Former AFL footballer Tom Boyd supports HeadtoHelp Mental Heath services

Former AFL footballer Tom Boyd and the HeadtoHelp logo.
  28 April 2021  Nui Te Koha (Herald Sun journalist)

The following article was first published by the Herald Sun on Monday, 26 April 2021 under the headline ‘AFL champion Tom Boyd’s million dollar misery’.

Tom Boyd is a supporter of HeadtoHelp mental health services, which are available to all Victorians. HeadtoHelp is a collaborative initiative of Victoria’s Primary Health Networks and funded by the Australian Government.

Western Bulldogs premiership player Tom Boyd says being paid $1 million a year and winning a flag was one of the most miserable periods of his life.

“The first pay cheque is pretty extraordinary, and after that it loses its charm,” Boyd said.

“I will tell you one thing; having earned as much money as that, I wasn’t a happy person. I won a premiership at 21, I was getting paid a million dollars a year, and that was the most miserable couple of years of my life.”

He added: “Part of my decision to walk away and leave millions of dollars on the table when I retired in 2019 was the fact I knew money wasn’t going to dictate who I was and what I wanted to do with my life.

“I was never a big splurger of money, anyway. Not my style.”

Boyd, one of the heroes of the Bulldogs’ 2016 premiership win, retired from the AFL after battling injuries and mental health issues. He was the 2013 No.1 draft pick, and the following year left GWS in a massive trade deal with the Bulldogs.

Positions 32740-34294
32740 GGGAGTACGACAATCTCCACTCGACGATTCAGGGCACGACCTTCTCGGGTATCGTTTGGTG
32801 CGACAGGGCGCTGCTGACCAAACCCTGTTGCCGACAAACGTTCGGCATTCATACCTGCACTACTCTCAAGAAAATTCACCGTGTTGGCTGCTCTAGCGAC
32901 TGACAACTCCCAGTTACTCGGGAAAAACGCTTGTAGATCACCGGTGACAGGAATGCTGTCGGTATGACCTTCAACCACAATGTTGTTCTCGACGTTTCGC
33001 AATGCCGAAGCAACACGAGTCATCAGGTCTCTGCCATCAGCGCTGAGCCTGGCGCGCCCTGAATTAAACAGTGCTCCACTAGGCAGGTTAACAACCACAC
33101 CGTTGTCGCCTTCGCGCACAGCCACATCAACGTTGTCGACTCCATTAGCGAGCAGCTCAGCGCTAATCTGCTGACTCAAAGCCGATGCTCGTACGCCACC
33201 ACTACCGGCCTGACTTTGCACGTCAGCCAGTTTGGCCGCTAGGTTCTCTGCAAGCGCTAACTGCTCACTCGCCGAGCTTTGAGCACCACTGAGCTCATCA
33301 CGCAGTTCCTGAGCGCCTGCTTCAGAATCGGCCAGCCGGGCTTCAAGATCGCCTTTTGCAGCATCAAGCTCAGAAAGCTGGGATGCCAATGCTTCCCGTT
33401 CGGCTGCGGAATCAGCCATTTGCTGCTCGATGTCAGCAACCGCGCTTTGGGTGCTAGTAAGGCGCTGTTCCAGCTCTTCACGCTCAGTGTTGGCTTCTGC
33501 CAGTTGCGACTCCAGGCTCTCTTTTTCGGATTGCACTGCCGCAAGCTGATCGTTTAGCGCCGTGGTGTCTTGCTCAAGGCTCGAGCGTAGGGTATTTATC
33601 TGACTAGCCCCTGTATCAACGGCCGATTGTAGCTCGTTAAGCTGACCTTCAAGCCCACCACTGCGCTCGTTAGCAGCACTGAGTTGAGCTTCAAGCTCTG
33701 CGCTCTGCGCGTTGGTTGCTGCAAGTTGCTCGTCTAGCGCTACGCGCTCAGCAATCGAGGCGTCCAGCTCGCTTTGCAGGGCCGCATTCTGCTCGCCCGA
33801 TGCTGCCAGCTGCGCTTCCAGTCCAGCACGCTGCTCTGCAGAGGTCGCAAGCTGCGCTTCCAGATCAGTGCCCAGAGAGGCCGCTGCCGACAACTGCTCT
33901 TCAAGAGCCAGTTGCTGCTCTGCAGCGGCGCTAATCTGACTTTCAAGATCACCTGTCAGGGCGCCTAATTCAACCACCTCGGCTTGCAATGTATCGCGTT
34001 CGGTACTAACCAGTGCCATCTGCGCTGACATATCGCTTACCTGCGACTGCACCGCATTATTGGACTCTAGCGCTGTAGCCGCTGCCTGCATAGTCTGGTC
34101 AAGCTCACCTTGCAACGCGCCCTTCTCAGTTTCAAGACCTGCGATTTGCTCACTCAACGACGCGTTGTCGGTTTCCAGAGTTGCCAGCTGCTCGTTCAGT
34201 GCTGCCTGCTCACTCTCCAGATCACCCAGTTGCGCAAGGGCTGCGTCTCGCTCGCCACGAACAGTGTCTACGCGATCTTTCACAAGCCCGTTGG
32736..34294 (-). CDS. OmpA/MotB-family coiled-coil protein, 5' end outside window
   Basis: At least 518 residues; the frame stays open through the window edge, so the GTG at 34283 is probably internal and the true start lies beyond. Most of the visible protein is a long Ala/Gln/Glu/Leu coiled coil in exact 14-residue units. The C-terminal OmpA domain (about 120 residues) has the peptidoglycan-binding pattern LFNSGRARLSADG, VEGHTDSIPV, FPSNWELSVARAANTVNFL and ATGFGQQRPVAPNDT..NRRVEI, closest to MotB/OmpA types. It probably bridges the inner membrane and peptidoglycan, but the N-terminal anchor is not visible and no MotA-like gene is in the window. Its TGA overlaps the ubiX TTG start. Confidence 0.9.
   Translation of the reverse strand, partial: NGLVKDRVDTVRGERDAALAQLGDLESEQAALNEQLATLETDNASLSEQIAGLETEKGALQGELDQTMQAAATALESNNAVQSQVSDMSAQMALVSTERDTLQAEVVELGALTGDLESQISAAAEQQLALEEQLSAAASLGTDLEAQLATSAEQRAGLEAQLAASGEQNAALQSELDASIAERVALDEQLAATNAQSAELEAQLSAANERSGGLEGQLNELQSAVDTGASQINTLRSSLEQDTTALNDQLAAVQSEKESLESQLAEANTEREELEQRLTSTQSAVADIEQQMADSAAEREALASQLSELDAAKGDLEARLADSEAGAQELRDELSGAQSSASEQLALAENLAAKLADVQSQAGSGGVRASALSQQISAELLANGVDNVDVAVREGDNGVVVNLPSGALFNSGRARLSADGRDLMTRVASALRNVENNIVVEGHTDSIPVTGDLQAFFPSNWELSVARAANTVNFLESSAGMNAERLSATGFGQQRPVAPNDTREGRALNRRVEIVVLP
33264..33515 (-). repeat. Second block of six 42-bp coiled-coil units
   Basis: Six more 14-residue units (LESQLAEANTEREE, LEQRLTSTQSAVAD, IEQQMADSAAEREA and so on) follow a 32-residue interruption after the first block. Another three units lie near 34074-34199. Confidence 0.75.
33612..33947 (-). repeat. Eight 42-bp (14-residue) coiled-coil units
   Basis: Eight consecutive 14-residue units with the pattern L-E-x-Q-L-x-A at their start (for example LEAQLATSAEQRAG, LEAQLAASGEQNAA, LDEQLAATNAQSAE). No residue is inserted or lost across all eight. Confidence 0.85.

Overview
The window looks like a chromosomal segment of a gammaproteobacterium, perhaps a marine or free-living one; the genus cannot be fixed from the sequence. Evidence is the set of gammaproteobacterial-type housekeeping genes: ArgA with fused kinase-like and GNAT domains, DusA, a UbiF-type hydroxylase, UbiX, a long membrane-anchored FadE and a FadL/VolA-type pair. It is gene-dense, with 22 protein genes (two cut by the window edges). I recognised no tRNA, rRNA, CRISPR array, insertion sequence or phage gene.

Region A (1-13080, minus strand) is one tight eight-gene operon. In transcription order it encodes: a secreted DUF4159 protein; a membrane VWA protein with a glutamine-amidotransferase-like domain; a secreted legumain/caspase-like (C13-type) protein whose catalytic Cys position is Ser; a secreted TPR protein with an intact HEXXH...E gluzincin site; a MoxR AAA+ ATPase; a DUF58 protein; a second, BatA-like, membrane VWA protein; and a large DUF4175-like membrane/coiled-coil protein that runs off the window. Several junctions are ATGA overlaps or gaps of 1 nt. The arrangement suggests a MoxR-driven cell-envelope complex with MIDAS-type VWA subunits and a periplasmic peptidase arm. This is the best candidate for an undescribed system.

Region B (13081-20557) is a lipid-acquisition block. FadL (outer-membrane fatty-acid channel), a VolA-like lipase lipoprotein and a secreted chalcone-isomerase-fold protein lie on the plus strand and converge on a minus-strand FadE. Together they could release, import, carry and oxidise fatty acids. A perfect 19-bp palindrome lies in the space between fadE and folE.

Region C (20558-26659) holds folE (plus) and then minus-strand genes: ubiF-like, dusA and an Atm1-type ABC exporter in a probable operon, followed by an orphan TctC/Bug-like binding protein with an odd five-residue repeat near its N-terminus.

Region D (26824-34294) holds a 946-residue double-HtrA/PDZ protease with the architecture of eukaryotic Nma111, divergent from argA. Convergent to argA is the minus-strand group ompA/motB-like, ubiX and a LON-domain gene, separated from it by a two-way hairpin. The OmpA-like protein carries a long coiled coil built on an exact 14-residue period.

Asked about the pressure placed on No.1 draft picks, Boyd said: “Every No.1 is different. There is a certain element of expectation attached to the position. In my case, the expectation started when I was 15 years old.

“I was able to cope with attention and pressure … as long as I had the things in my life that allowed me to balance it out, which was my schooling, friends, family, and surfing.

“Once I arrived at AFL level, there was really no barrier between me and that expectation and pressure, which is something I didn’t handle particularly well at the time.”

Boyd credited Bulldogs psychologist Lisa Stevens for helping him through the dark times.

“It was a combination of many different things,” Boyd said of the triggers behind his anxiety, depression and panic attacks. “There was a lot of pressure I’d put on myself; dealing with criticism, injury and form, and the public position.”

Boyd is a spokesman for HeadtoHelp, a free service for all Victorians to find the best mental health support for their needs.

Since leaving the AFL, Boyd has finished his business degree, works as a mental health advocate and plays amateur footy.


Visit HeadtoHelp.org.au or call 1800 595 212 (8:30am – 5:00pm, Monday to Friday, except public holidays to speak with a trained professional who can find the best support available for you.